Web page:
By Ruhaifa Adil
بسم الله الرحمن الرحيم
Every student strives to achieve academic success through perseverance and hard work. A Muslim student, however, has the unique opportunity to achieve success in the next world along with his or her efforts for academic achievement in this world. Here are 5 beliefs that can enable a Muslim student to excel in this world and the next!
1. Starting with the Name of Allah – Bismillah
When the Angel Jibreel came to Prophet Muhammad for the first time in the Cave of Hira, he commanded him with “iqra (read).” When the Prophet (sa) replied he could not read, the angel repeated his command again, and then again for the third time. The fourth time the angel said: “Iqra bismi rabbikal-ladhi khalaq (Read in the name of your Lord who created).” (Surah al-Alaq 96:1)
Nothing befits the beginning of any work, particularly one which requires us to read, more than beginning it with “the Name of your Lord”. Every time you sit down to study make sure to begin with Bismillah!
2. Setting the intention
The beauty of Islam lies in the fact that if an intention is made for the sake of Allah, we will be rewarded for it, regardless of whether or not we achieve the goal. By making an intention to please Allah, the Muslim student can turn studies into a form of worship. If a person studies with the intention to gain knowledge for the sake of Allah, to learn about His creations and the beauty of how He has designed the world, every word that is read is counted favourably and leads the student closer to Jannah (paradise).
3. Applying the highest level of Ihsan
The word ‘Ihsan’ in Arabic means to do something perfectly and sincerely. Ihsan comes with the awareness that Allah is always watching you. When a student bears this in mind, every action of his or her will be done with utmost sincerity. They will realize that Allah knows whether or not they have given their best to achieve the task at hand. This belief will always help Muslim students make the best use of the time that has been granted to them by Allah to pursue the encouraged act of gaining knowledge.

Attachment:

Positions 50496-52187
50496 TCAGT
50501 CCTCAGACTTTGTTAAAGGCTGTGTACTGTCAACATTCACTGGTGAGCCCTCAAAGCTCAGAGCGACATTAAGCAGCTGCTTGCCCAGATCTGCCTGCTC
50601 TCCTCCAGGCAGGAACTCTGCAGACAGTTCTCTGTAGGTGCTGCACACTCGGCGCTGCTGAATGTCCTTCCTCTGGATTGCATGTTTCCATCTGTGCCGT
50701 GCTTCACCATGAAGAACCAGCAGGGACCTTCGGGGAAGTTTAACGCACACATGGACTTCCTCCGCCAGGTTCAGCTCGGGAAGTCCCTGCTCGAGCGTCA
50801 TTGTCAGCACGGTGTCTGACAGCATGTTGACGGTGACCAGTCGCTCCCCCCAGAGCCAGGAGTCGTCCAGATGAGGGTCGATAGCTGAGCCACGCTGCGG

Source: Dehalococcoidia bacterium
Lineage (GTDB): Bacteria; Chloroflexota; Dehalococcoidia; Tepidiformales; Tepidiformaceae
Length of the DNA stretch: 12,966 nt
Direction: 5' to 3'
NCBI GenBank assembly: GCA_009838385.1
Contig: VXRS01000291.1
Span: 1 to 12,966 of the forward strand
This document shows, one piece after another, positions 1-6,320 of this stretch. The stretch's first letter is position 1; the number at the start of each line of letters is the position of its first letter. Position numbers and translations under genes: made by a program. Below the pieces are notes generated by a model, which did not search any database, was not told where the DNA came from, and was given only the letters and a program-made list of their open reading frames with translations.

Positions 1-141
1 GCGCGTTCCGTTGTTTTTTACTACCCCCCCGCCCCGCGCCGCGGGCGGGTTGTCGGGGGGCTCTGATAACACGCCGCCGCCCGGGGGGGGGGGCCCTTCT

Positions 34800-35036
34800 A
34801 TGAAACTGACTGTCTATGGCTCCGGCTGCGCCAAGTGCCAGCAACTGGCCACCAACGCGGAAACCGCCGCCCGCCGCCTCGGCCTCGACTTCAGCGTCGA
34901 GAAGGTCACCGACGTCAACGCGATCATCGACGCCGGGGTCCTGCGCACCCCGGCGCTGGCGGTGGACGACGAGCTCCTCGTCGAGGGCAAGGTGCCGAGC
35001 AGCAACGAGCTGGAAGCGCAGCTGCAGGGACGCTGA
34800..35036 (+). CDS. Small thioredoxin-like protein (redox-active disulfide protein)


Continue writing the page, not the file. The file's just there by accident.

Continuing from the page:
4. Tying the camel and leaving it to Allah
One day, Prophet Muhammad (sa) noticed a Bedouin leaving his camel without tying it and he asked the Bedouin, “Why don’t you tie down your camel?” The Bedouin answered: “I put my trust in Allah.” The Prophet (sa) then said: “Tie your camel first, and then put your trust in Allah.” (At-Tirmidhi, 2517; reliable)
Trust in Allah does not absolve us of working and striving towards our goals. Allah has provided us with the ability to work for our goals as it says in the Qur’an: “And that man can have nothing but what he strives for” (Surah an-Najm 53:39)
A Muslim student neither falls into this trap of leaving everything to Allah without putting in some effort nor does he or she believe that all results are dependent on the individual’s own hard work. Instead, a Muslim student puts in the best effort and also remembers to trust Allah for the best outcome.
5. Believing that whatever happens is for the best
Sometimes the results of this world do not match the effort and the sincerity one has channelled into it. If a person has made sure to begin with the name of Allah, intending His pleasure, working to the best of his or her ability whilst knowing that Allah is watching, and has tied his or her camel by leaving no stone unturned before leaving the outcome to Allah, then at this point it is important to also remember that whatever happens has happened by the permission of Allah. According to Islam Helpline: “The good and the bad happenings are our test to see whether we are thankful and grateful to our Lord in all circumstances. There is wisdom in everything that happens. We might not comprehend it at that time, but in hindsight one will understand its true consequences and results. History is a witness to this.”
Ruhaifa Adil is a mother of four, a practising Muslimah, an avid reader, and a passionate writer. She works primarily as a trainer for mothers and teachers, advocating a multi sensorial, learner-centred approach, which she has learnt through her work as a remedial specialist for children with dyslexia. She is also an author of English textbooks, based on the teachings of the Qur’an (currently under editing), and creative director of a Tafseer app for kids (soon to be launched Insha’Allah).
© IIPH 2015